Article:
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Milwaukee's Daily Magazine for Tuesday, July 22, 2014

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Daniel Day-Lewis (center) as President Abraham Lincoln, with his advisors, in "Lincoln," in theaters now.
Daniel Day-Lewis (center) as President Abraham Lincoln, with his advisors, in "Lincoln," in theaters now.

"Lincoln" is irresistible Oscar bait

Critics everywhere are falling all over themselves raving about "Lincoln," Steven Spielberg's epic narrative about America's notable president. It is, without a doubt, a very good film. Its all-encompassing excellence, however, is lost on me.

"Lincoln" doesn't go full biopic – instead, it focuses on Abraham Lincoln's most dramatic career highlights: the passing of the 13th Amendment and the end of the Civil War. This is probably its biggest asset and biggest hindrance.

On the plus side, the film takes a unique look at the inner political workings behind this monumental time in American history. On the other side of things, its presented in a strange set of four sections that unfolded almost like acts in a play: Act I, closed-door political strategizing; Act II, embroiled congressional discourse; Act III, war stuff; Act IV, "Oh, man, you guys, we need to address this assassination thing."

You'd think, since the film starts in the midst of the presidency's biggest turmoil, we wouldn't have to sit around and wait for the good stuff. But, after an inspirational introduction in a Union army camp, the audience is subjected to a lengthy bout of the historic drama's necessary evil: a bunch of old white guys talking in quiet rooms.

While it's par for the course and I usually have no problem with it, the film's introductory conversations were drier than British wit. Conducted by a room full of anonymous cabinet members, they rambled on (and often over each other) with little volume fluctuation or inflection and left the audience scrambling to figure out who was who.

After stranding viewers in scene after scene of mixed-company key and minor players, clarity finally came halfway through the film in the midst of the war proceedings, when the movie-powers-that-be opted to throw up a handful of subtitled names and ranks. This particular respite, however, only came off as an information dump that made for clumsy viewing of information that actually could have been inferred.

"Lincoln" does finally find its footing – in the midst of the political posturing and cat-fighting of Congress, of all places. Conflict over passing the amendment was just the entertaining chaos the film needed to shake itself out of its procedural pace. Flush with elaborate bickering and floor-wide arguments, the collection of representatives injected a much-needed aspect of liveliness to counteract the effects of the dimly lit, maddeningly subdued conversations which dragged down the film's beginnings.

It's in these middle sections where the film's supporting actors really find room to shine. Tommy Lee Jones is at his curmudgeonly best as Republican congressional leader and fervent abolitionist Thaddeus Stevens. Lee Pace, as the voice of the Democratic opposition Fernando Wood, is an engaging silver-tongued rival.

And the trio of James Spader, John Hawkes and Tim Blake Nelson punctuated the proceedings brilliantly on their mission to badger the Democratic Party's swing voters as Secretary of State William Seward (David Strathairn)'s enterprising shakedown artists. The torch of solid performances was later passed to Jared Harris as Lt. Gen. Ulysses S. Grant and Jackie Earle Haley as Confederate Vice President Alexander Stephens, but "Lincoln"'s strength remained firmly in Washington.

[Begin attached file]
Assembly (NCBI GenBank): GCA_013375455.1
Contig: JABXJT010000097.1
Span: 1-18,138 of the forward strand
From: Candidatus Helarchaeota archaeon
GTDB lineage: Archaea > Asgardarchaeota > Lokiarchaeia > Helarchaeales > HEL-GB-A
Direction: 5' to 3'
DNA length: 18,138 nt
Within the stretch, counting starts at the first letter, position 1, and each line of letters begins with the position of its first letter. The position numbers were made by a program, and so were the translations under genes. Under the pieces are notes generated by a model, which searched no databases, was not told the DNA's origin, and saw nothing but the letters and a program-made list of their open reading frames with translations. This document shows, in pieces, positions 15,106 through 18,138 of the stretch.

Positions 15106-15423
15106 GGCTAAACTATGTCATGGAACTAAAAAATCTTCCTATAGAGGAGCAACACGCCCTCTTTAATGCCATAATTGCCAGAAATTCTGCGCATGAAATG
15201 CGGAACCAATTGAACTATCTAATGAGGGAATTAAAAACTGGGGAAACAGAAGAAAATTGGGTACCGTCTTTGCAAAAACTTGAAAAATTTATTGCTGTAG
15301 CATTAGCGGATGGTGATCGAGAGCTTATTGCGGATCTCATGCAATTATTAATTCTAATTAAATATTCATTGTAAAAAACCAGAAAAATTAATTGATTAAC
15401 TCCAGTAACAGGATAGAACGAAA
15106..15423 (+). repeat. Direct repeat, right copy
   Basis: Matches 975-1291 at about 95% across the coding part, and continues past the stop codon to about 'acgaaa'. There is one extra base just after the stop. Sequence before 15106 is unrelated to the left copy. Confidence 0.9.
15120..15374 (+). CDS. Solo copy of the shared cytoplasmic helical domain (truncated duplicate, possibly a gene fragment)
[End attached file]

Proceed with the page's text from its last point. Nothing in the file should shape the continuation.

I mentioned in this week's podcast that none of the film's luster was lost on the part of the actors, and although that extends to all of them, it's Daniel Day-Lewis' remarkable turn as Lincoln that deserves the largest share of praise

I'd be surprised if he doesn't take home Best Actor come Academy Awards time for his phenomenal performance as the clever, homespun historical icon. More than uncanny, he filled out the larger-than-life figure with a mesmerizing depth of humanity and helped convey the full weight of his position as not just the leader of a divided nation, but as a devoted father and husband.

Sally Field provides her own notable interludes as the troubled but steadfast Mary Todd (her wry confrontation with Jones' Stevens is especially entertaining), but it's Day-Lewis who commands the audience's attention – and rightly so.

Like performing Shakespeare, figuring out a novel way of portraying Lincoln's end is ultimately a difficult endeavor. I don't envy Spielberg and company the task of having to do it, but I have to think there's a better way of embracing the gravity of it all without falling into the standard operating procedure.

There was some uniqueness to this version, but "Lincoln" lost so much of its momentum in its final scenes by saturating them with melodrama. If the goal throughout the film was to inject the legendary president with a very real humanity, it was undone by the ending's weak reliance on Lincoln's public persona.

Make no mistake: criticisms aside, "Lincoln" is a great – if typical – film. The performances are incredible, emotional and powerful. I only wish they were not forced to contend with some of the film's stranger choices. A few alterations could have trimmed "Lincoln" into a storied epic, but as it stands it is perfectly packaged to earn the many awards I'm sure it will garner.

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